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The Sonata for Clarinet and Piano was composed in response to the recent Tsunami devastation to the land and peoples bordering the Indian Ocean. Images of complete devastation filled the media. It appeared that in some areas, all traces of civilization and humanity had been washed away. The land lay clear, barren and unformed. It was as though the world was starting anew. There was only the sea and the land.
And yet many creatures, guided by their natural instincts, had escaped annihilation. They had fled to higher ground. And then, in the face of immense loss, survivors emerged. A resilient human spirit came forth.
This sonata is entitled "Genesis." For, it springs from images of the beginning of the world: the sea and the land, then the creatures on the earth, and then the human spirit rising to the heavens above.
The first movement, "The Sea and the Land," focuses on images of the waves, as portrayed by the piano. The clarinet presents slowly rising lines. Perhaps these represent the land rising from the sea. The tempi and dynamics increase with the rising lines, in the spirit of a triumphant creation. The forceful climax of this movement then yields to a playful passage, perhaps pre-announcing the arrival of the animals. Or simply, of energy. The music then recedes into the opening wave patterns.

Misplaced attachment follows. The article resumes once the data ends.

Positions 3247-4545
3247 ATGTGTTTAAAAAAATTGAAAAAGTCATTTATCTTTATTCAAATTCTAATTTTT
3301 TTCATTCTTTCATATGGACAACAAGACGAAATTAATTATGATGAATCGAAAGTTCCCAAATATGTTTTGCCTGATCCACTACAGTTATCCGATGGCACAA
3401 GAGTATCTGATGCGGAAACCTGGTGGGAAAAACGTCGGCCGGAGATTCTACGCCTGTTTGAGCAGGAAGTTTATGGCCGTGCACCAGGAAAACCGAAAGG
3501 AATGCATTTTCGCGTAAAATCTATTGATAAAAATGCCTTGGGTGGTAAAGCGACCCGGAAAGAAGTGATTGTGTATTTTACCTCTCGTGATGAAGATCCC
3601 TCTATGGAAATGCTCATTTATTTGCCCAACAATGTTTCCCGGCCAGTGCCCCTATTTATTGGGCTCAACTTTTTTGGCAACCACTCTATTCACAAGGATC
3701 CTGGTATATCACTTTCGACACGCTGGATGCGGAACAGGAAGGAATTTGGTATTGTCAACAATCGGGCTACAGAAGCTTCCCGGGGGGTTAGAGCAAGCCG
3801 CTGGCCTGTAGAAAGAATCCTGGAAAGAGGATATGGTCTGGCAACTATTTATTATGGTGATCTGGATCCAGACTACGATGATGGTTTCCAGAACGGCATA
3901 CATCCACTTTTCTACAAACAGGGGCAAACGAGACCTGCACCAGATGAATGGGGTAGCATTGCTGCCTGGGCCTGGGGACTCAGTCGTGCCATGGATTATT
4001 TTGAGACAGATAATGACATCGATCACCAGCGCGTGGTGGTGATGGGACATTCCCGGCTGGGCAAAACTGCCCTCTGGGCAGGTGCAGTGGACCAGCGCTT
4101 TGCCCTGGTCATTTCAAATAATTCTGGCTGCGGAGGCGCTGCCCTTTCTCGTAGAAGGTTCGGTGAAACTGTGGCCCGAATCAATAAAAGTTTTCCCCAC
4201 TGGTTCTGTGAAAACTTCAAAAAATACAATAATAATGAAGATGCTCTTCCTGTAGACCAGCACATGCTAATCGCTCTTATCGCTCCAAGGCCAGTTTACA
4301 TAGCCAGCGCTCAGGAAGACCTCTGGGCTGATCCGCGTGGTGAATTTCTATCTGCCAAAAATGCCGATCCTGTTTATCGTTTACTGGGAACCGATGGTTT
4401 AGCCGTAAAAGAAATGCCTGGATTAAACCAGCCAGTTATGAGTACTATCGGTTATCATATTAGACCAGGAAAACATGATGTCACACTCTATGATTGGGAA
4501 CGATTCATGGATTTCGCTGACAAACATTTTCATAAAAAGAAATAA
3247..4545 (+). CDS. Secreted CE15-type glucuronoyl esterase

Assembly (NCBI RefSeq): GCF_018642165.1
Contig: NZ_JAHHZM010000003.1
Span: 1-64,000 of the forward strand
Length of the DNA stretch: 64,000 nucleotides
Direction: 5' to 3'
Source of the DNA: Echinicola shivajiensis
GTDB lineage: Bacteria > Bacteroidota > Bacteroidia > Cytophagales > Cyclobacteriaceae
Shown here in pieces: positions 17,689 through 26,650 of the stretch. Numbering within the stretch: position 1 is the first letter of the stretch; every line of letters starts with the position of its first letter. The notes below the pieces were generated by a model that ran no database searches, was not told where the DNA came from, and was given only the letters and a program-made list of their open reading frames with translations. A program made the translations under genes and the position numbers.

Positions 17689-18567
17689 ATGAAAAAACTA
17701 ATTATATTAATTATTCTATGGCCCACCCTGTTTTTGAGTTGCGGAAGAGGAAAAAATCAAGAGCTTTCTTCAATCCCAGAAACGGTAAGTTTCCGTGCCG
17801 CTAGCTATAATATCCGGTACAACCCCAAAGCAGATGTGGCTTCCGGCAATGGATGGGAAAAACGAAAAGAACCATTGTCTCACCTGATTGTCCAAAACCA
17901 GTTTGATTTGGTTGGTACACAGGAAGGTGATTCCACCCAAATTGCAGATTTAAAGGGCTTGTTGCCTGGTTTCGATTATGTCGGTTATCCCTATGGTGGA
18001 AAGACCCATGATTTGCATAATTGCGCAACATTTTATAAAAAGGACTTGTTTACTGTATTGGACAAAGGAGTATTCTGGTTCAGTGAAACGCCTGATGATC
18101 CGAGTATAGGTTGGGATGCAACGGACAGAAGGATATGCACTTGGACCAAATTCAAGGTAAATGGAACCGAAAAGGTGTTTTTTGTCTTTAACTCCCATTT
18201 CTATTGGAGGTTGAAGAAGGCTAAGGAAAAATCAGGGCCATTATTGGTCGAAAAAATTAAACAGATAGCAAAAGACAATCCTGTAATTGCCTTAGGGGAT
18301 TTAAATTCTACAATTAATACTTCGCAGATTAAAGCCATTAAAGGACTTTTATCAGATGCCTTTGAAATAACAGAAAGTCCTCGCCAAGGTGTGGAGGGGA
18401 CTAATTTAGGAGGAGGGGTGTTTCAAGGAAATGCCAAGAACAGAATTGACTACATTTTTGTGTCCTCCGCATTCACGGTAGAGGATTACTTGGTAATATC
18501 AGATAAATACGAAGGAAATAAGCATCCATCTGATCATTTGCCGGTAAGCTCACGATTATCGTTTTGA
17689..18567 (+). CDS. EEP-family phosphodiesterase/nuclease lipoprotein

The creatures arrive in the second movement, with bouncy joy. There are mostly hopping creatures, although some "heavier-footed" ones might be heard. The glissandi are related to birds in flight.
"The Heavens Above" (the human spirit reaching to the heavens above) is less visually-inspired than the previous two movements. This music is intended as a testament to the power of the human spirit in the face of adversity. There is a reaching up to heaven. The musical lines are often rising, either stepwise or in ascending intervals of 6ths. The closing cadenza in the clarinet rises from the depths of the range to the heights, effortlessly, as the soul reaching to heaven.
Notes by the composer